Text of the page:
Related Posts

Aiming for the Stars to Hit a Cowpie — My Enlightening Scanning Journey

Aiming for the Stars to Hit a Cowpie — My Enlightening Scanning Journey

As a Wyoming farm gal, I was raised with the phrase “It’s better to aim for the stars and miss than to aim for a cowpie and hit.” Well, that’s great advice … unless your goal actually is to hit the cowpie.

My scanning goal really was that simple, but for some reason, aiming at the cowpie just wasn’t working. So I changed strategies and aimed for the stars. The result? Read on to find out. And hopefully, by sharing my scanning journey, it will help you on your scanning journey.

Scanning All of Our Family Photos … What's the Actual Point?

Scanning All of Our Family Photos … What's the Actual Point?

For anyone with children, or with other family members such as nieces or nephews, the answer to whether or not we should scan our old family prints, slides and negatives may seem quite obvious.

But, when I received this email from Jennie, asking me why she should go through all the trouble of taking on such a big scanning and organizing project when she doesn't have younger family to pass it on to, I was struck with the thought that many of you might be asking yourselves the same question. Maybe even for some of you who actually do have family to pass your scanned collections on to!

If you don't have or know anyone that will truly cherish your scanned photo collection once you've passed, is there even a single reason to scan any of your old family photos?

A 70-Year-Old Silver Surfer Scans Her Entire Life!

A 70-Year-Old Silver Surfer Scans Her Entire Life!

Being a man of action as well as words, my son Mark bought me a slide scanner and taught me how to use it. I scanned in the slides of the Holy Land without much difficulty. I was delighted to be able to view them on my computer with the same ease as I could view the digital photographs that I had started taking in 1999.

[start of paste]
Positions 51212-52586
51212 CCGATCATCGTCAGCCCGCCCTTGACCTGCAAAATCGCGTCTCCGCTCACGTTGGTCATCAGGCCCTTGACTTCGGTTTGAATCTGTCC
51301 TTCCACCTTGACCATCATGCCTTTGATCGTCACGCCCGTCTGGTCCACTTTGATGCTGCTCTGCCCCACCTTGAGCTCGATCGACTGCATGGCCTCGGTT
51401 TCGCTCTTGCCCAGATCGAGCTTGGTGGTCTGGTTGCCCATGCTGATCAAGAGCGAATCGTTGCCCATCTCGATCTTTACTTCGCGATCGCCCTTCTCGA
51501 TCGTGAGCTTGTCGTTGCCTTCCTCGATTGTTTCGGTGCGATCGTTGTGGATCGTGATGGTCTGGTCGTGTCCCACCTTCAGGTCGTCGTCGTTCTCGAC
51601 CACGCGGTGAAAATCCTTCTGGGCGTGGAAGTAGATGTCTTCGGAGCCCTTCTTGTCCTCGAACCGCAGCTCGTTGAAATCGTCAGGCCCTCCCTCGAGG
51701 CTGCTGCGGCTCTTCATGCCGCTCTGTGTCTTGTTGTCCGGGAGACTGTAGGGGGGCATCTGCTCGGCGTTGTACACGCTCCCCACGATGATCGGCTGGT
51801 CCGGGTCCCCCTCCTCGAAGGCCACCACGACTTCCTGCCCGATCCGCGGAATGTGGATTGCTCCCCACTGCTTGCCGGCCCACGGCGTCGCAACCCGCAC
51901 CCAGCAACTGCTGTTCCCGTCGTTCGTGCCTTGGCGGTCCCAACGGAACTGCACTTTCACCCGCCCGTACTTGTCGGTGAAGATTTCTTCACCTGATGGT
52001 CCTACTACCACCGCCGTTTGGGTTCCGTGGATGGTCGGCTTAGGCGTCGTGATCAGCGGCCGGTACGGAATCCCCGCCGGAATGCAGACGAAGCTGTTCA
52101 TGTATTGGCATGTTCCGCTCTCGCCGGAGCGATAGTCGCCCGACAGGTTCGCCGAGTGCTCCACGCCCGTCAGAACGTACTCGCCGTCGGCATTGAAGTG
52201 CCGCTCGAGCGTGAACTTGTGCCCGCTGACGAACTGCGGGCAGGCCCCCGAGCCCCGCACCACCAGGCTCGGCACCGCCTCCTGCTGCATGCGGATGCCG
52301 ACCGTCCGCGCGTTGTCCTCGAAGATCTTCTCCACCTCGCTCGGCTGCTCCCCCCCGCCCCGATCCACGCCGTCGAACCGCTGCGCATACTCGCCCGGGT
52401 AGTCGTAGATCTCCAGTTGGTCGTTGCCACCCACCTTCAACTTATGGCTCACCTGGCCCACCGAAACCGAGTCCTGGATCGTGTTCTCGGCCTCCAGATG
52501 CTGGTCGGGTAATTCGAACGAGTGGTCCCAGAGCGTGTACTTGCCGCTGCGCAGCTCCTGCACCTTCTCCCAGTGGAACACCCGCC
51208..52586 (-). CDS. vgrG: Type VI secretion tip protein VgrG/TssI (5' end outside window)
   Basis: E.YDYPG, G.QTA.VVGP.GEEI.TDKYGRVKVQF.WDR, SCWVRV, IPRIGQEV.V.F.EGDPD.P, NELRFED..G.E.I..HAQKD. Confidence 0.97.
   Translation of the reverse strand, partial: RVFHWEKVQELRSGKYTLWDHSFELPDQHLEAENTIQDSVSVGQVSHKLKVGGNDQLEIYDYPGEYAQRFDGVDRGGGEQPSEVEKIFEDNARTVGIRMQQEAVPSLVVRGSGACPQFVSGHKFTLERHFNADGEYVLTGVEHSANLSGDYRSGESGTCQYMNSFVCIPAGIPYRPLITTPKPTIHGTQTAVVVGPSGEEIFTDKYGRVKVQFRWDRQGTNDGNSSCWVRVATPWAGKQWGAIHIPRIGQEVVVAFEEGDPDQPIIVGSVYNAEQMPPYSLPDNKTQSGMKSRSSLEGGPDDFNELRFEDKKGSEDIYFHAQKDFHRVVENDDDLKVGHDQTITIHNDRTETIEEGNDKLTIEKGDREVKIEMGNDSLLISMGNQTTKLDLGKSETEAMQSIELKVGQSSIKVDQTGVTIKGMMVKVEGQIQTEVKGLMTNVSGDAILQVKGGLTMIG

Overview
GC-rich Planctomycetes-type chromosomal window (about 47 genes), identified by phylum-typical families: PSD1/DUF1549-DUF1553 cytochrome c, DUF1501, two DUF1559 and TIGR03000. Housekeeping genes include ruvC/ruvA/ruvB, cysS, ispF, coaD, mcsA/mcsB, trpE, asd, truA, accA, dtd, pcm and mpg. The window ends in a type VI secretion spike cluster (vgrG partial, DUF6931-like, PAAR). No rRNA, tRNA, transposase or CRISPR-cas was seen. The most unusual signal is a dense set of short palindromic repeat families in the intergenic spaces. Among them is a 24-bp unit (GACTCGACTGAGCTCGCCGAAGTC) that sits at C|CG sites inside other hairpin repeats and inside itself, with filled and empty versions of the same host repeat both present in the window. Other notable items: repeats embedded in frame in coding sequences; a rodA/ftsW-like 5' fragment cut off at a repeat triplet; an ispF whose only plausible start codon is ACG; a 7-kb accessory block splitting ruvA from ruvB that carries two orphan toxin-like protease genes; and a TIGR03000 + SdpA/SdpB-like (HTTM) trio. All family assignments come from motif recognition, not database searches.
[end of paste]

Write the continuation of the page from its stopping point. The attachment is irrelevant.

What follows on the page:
The remainder of the slides came first. Then I started work on the prints in the photograph albums that I had lovingly curated over the decades. The physical albums had started to deteriorate to the extent that some of them were falling apart. Scanning the prints was an ideal way to remedy this. I also scanned in all the prints that had not made the cut for the photograph albums but I had kept nevertheless. I also spent several months scanning in approximately 4,000 negatives. All in all I must have scanned nearly ten thousand photographs in one form or another.

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Henry
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Henry

Hi, thanks for all the information here. I have an Epson Perfection V600 Photo, but I can't get to scan my photos beyond 2400 at 48 bit because a message would pop up asking me to reduce resolution. According to the EPSON website: “EPSON Scan Professional Mode has a maximum pixel count of 21000 x 30000”. Is there any way around this so hat I can scan at 4800 with 48-bit? Maybe another software? In case there isn't any, I guess is better to reduce resolution than to switch to 24-bit, correct? Thank you in advance!

Joette
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Joette

I want to scan some old photo's and I scanned them at 600 dpi on my HP photosmart premium printer/scanner. the picture sizes range from 2×3 upo to 5×7., and just a few at 9×10's.
I this a good setting. I don't expect when reprinting the photos to enlarge them beyond 5×7's in the future.
Secondly, I have some very very old photos dated back to 1800's and early 1900 and I am having a problem scanning them in with reasonable quality,